India's Silicon Valley grapples with alcohol ban

Indian men drink coffee from beer mugs at Pecos, one of Bangalore's oldest pubs.

Story highlights

  • As many as 750 establishments affected by the ban
  • Bengaluru is among India's most cosmopolitan cities

Samantha Machado is a member of 101Reporters, a pan-India network of grassroots reporters.

Bengaluru, India (CNN)This Friday, office workers in Bengaluru -- the Silicon Valley of India -- will be unable to enjoy a customary after work drink, following a court ruling outlawing the sale of alcohol in the majority of the city's bars and restaurants.

In the last seven days over 700 pubs, hotels, restaurants and wine stores in the heart of the city have gone dry, with many being forced to shut shop altogether.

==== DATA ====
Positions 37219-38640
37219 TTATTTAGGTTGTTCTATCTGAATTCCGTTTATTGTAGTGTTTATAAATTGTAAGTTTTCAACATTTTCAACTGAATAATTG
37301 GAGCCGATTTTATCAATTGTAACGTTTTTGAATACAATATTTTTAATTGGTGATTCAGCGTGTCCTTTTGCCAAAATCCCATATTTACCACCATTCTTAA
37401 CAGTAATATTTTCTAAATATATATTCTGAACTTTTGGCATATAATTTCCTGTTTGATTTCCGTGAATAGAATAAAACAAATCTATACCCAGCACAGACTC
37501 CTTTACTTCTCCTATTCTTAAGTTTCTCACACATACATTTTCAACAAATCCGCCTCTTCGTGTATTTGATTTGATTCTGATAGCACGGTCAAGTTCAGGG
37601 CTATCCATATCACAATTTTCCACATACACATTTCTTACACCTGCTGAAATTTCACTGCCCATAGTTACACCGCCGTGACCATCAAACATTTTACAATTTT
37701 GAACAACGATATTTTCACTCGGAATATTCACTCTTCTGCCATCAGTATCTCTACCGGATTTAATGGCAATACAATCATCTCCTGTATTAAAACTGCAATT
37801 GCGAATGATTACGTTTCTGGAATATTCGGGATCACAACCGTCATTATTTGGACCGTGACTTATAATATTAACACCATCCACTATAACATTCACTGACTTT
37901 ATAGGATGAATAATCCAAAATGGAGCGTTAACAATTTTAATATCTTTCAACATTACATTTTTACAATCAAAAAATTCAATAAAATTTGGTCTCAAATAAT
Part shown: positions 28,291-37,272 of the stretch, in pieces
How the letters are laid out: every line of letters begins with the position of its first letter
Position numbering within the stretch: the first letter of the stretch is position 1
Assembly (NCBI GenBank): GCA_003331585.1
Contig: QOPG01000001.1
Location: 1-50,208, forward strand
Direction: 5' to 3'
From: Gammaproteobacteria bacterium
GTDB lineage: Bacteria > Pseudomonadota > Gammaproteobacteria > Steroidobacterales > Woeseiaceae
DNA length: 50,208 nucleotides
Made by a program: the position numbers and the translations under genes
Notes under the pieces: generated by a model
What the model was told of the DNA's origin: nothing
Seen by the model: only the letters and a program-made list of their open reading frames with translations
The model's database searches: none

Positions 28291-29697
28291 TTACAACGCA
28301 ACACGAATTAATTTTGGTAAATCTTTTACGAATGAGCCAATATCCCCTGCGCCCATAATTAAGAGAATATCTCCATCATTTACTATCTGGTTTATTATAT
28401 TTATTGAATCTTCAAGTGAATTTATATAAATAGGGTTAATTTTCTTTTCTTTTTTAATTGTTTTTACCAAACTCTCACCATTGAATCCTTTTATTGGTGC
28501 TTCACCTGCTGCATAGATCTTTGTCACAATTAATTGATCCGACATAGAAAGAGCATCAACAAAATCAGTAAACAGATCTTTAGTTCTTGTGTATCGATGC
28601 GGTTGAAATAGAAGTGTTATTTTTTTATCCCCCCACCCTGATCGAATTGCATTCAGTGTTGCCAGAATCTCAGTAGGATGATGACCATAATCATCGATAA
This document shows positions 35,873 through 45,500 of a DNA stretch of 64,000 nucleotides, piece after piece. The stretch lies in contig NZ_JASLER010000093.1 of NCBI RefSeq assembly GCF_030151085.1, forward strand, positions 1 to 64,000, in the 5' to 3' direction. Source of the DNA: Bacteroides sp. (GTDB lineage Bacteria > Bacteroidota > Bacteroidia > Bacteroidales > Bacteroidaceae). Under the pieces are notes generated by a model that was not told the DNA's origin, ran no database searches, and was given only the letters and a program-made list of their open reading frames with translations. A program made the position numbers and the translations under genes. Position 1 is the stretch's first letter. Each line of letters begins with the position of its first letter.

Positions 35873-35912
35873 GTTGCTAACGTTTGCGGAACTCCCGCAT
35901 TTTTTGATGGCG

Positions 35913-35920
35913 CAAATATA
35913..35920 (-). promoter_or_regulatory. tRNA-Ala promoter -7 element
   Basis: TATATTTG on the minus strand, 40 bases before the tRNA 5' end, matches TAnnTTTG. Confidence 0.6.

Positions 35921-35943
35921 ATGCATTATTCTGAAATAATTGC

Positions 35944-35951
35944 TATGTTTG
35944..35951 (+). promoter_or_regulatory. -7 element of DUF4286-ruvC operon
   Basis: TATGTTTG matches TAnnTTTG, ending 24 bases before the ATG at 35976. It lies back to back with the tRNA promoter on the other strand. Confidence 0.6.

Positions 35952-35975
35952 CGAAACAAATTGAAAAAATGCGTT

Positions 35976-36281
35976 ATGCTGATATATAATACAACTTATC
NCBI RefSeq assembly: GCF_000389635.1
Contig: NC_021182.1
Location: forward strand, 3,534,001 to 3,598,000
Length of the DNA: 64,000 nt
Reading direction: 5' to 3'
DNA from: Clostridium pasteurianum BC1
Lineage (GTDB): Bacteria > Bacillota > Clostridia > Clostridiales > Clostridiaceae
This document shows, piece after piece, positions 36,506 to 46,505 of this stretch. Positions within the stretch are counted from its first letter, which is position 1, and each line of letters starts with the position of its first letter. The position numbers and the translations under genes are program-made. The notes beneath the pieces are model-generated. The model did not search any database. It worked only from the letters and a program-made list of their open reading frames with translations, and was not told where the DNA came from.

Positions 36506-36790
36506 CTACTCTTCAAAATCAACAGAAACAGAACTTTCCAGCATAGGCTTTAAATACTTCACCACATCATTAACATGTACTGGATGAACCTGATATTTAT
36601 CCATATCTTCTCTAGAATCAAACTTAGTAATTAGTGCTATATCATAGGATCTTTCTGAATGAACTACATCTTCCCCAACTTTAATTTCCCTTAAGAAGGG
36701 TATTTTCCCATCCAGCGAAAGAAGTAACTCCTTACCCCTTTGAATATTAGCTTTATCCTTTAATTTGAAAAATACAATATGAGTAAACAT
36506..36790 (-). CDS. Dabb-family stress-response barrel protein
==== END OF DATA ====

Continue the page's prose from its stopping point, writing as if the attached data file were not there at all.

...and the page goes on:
The nationwide ruling, which officially came into effect on Saturday July 1, is the result of a Supreme Court order banning the sale of alcohol within 500 meters (0.3 miles) of national highways.
    Whereas most Indian cities have been unaffected by the ruling, downtown Bengaluru is relatively unique in that it is crisscrossed by six major roads classified as national highways.
    The city's most prominent and well known highway -- Mahatma Gandhi Road -- passes through the central business district, a nightlife hotspot boasting an estimated 140 bars, while Old Madras Road, is also dotted with bars and restaurants.
    Drinkers are served coffee in a beer mug at Pecos, one of Bengaluru's oldest pubs.

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